Blue Jays buck pitcher trend, add to middle-infield depth in 1st round of MLB draft

TORONTO - The Blue Jays had every opportunity to make the expected move with the 12th overall pick in the MLB draft on Monday night.

Florida right-hander Brady Singer had fallen, while fellow college arms Logan Gilbert and Ryan Rolison were still on the board. Even high school lefty Matthew Liberatore, a potential top-five pick, sat untouched.

Instead, the Blue Jays bucked their trend of targeting college pitching in the first round and went for high school shortstop Jordan Groshans. It was an off-the-board selection, but a look at the Blue Jays' farm system suggests Groshans is part of a new strategy emerging in Toronto.

"His ability on the field is undeniable," director of amateur scouting Steve Sanders said late Monday. "Both offensively and defensively, he brings tools to the table. He's somebody we believe has the potential to be a middle-of-the-lineup hitter at the major-league level and impact the lineup."

Toronto made college shortstop Logan Warmoth its top pick in 2017, six picks before scooping up right-hander Nate Pearson - who's earned far more hype - with its second of two first-rounders. Jump to the fourth round, and the Jays grabbed shortstop Kevin Smith, who earned a promotion to High-A Dunedin last week after hitting .355 with a 1.046 OPS in Single-A Lansing.

"We think that he has the attributes that are going to make him not only a great player but a great teammate, and (he will) fit in really well with the things that we're doing in the organization right now," Sanders said of Groshans.

What the Jays are doing in the organization right now is stockpiling middle-infield talent with offensive upside, and they're doing it in a variety of ways.

Bo Bichette was the organization's first piece of this recent wave in the second round of 2016, which was the year Ross Atkins and Mark Shapiro took control of the organization. Like Groshans, scouts were unsure if he would stick at shortstop, but his bat had the potential to be above average for the position. Bichette's certainly has been so far, making him Toronto's top prospect not named Vladimir Guerrero Jr.

Cavan Biggio, a second baseman, has been one of the biggest breakout stories in Minor League Baseball with Double-A New Hampshire. Samad Taylor, the spark plug at second in Lansing who was acquired in last season's Joe Smith deal, is impressing scouts as a 19-year-old.

Of the bunch, only Warmoth is a natural shortstop, but Bichette has taken serious strides this summer and is changing that perception.

"Jordan is a shortstop and we certainly plan to give him opportunities to play there," Sanders said. "We think that he's certainly capable and has the skills to go out and play short. We've seen him play some third base over the summer and, like a lot of guys, that's probably something that will be played out over time."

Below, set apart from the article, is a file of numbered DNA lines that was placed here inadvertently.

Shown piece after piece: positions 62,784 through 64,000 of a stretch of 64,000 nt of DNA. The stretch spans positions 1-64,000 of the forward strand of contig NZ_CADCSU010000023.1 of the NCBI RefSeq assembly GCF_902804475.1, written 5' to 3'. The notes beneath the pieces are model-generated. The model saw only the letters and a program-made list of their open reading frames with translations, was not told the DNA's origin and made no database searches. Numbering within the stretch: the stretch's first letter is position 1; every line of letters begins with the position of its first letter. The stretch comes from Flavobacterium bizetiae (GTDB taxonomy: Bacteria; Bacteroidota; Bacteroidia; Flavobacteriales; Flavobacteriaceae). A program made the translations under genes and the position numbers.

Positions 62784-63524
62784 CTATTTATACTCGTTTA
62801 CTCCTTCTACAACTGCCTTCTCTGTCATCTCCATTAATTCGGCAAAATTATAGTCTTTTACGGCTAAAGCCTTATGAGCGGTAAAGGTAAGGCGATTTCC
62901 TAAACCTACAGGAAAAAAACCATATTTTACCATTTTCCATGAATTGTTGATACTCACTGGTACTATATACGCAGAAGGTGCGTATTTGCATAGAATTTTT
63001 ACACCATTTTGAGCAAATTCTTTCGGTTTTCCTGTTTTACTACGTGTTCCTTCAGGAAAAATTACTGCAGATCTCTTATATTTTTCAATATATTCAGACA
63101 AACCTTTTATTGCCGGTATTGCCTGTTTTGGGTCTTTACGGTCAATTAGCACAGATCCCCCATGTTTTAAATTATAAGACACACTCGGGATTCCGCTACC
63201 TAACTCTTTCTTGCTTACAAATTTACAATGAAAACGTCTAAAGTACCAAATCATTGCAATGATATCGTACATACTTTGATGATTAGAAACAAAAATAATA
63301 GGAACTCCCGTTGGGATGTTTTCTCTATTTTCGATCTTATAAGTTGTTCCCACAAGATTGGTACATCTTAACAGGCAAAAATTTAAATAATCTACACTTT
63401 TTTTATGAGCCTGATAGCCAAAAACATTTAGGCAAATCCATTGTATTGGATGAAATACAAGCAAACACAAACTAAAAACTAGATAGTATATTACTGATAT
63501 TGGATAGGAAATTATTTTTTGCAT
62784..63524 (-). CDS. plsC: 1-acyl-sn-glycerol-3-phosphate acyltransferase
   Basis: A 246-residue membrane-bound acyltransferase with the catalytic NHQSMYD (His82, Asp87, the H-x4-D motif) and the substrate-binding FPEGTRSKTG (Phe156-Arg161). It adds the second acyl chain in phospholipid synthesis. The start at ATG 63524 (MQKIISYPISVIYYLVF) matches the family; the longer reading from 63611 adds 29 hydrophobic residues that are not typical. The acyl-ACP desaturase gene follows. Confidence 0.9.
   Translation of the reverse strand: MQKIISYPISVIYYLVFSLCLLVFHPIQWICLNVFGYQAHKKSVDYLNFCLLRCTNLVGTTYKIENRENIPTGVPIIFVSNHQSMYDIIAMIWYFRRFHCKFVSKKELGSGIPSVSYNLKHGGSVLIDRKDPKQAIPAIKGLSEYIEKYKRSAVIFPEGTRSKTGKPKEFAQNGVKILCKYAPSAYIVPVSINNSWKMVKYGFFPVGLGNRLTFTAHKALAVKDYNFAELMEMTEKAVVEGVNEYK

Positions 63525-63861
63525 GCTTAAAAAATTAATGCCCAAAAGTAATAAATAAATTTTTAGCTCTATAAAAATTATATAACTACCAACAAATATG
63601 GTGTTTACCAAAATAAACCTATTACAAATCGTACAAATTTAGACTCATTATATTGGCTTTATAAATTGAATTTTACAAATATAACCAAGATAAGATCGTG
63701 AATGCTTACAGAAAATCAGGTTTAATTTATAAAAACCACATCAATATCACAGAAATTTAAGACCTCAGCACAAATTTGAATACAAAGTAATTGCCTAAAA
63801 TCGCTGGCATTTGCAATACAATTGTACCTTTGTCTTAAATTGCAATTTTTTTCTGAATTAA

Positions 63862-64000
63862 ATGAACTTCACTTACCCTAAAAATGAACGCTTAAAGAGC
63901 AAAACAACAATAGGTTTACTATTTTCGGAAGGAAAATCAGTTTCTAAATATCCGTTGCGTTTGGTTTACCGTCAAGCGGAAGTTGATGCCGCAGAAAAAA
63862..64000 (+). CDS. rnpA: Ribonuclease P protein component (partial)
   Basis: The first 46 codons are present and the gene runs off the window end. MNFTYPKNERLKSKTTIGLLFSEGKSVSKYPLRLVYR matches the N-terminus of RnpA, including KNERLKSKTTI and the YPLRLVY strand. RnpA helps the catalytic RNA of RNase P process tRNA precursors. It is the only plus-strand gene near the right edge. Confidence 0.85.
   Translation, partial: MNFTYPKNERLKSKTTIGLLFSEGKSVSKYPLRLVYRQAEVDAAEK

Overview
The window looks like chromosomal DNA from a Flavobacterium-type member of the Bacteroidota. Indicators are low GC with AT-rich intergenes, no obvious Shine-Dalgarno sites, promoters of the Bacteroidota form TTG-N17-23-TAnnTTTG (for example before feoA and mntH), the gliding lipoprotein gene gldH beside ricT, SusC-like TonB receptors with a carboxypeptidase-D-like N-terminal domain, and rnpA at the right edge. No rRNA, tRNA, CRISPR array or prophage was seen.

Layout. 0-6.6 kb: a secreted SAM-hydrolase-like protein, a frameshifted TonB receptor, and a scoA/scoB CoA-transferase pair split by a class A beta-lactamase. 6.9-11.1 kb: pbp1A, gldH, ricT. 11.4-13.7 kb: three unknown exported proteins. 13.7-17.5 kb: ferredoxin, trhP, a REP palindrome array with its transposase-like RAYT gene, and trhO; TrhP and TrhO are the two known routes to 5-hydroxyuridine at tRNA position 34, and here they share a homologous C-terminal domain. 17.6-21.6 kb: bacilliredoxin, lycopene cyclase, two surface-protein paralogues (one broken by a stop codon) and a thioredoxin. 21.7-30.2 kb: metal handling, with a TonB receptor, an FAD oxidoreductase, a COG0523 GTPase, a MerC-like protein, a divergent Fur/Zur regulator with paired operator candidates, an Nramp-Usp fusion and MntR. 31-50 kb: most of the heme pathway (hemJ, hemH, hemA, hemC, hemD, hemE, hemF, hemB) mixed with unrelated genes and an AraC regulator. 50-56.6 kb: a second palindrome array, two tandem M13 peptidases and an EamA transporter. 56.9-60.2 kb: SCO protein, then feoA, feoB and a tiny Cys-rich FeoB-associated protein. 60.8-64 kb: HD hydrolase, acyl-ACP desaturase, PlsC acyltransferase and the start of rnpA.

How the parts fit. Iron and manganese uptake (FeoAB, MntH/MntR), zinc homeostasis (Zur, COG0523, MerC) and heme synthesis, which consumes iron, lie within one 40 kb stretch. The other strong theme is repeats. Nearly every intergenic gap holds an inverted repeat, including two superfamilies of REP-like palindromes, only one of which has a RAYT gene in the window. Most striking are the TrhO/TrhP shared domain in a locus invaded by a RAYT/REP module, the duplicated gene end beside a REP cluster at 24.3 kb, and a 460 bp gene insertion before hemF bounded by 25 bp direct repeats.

As long as these players have the athletic ability, the bat, and check off Toronto's ever-important 'character' box, they're in. Shortstops can be moved off the position, whether it be to second, third, or the corner outfield, but the Blue Jays see this as a pipeline of premium talent.

They've carried this over to their international efforts, as well. In 2017, the Blue Jays signed Miguel Hiraldo for $750,000 out of the Dominican Republic. He won't stick at shortstop long-term, but he had one of the best bats in last year's international signing class. Toronto also made a splash with Leonardo Jimenez out of Panama, another shortstop who signed for $825,000 and may actually stick at the position.

This summer, the Blue Jays are favorites to land Dominican phenom Orelvis Martinez, one of the top available international players who will demand a significant bonus. Martinez is, of course, a shortstop.

Much like Bichette and these international signings, Groshans comes with risk and requires patience.

"By taking a player at a younger age, obviously, we've just had slightly less time to watch him develop," Sanders said. "While there is some risk associated with that, we certainly feel good about taking Jordan and the trajectory we feel he's going to be on from here on out."

This risk is allowed, however, by a farm system suddenly set up to do something the Blue Jays have been scrambling, and failing, to do for years: produce positional talent consistently. Toronto hasn't taken it as far as the Cubs' model just yet - binge-acquiring young positional talent and paying for pitching - but there's been a clear shift.

Groshans is now one of that strategy's biggest tests. Unlike Bichette, who came in as a very unique prospect with a one-of-a-kind swing, Groshans will be a project for Toronto's player development staff as he grows within the system.

"Jordan's a big kid, certainly for a shortstop. For being a bigger guy, he moves really well," Sanders said. "He's got great body control, and we're confident that, as an 18-year-old, he's certainly going to add strength, grow, and fill out as he matures."

When the Blue Jays selected Bichette as a high school shortstop in 2016, they started him in the Gulf Coast League before debuting him in Single-A the following season. A similar path can be expected for Groshans.

Keegan Matheson is the editor-in-chief of Baseball Toronto, which he founded in early 2018 after previously covering the Blue Jays for He appears regularly across sports radio and television networks in Canada as a Blue Jays and MLB analyst. Now living in Toronto, Keegan is originally from Nova Scotia.

(Photos courtesy: Getty Images)

Blue Jays buck pitcher trend, add to middle-infield depth in 1st round of MLB draft
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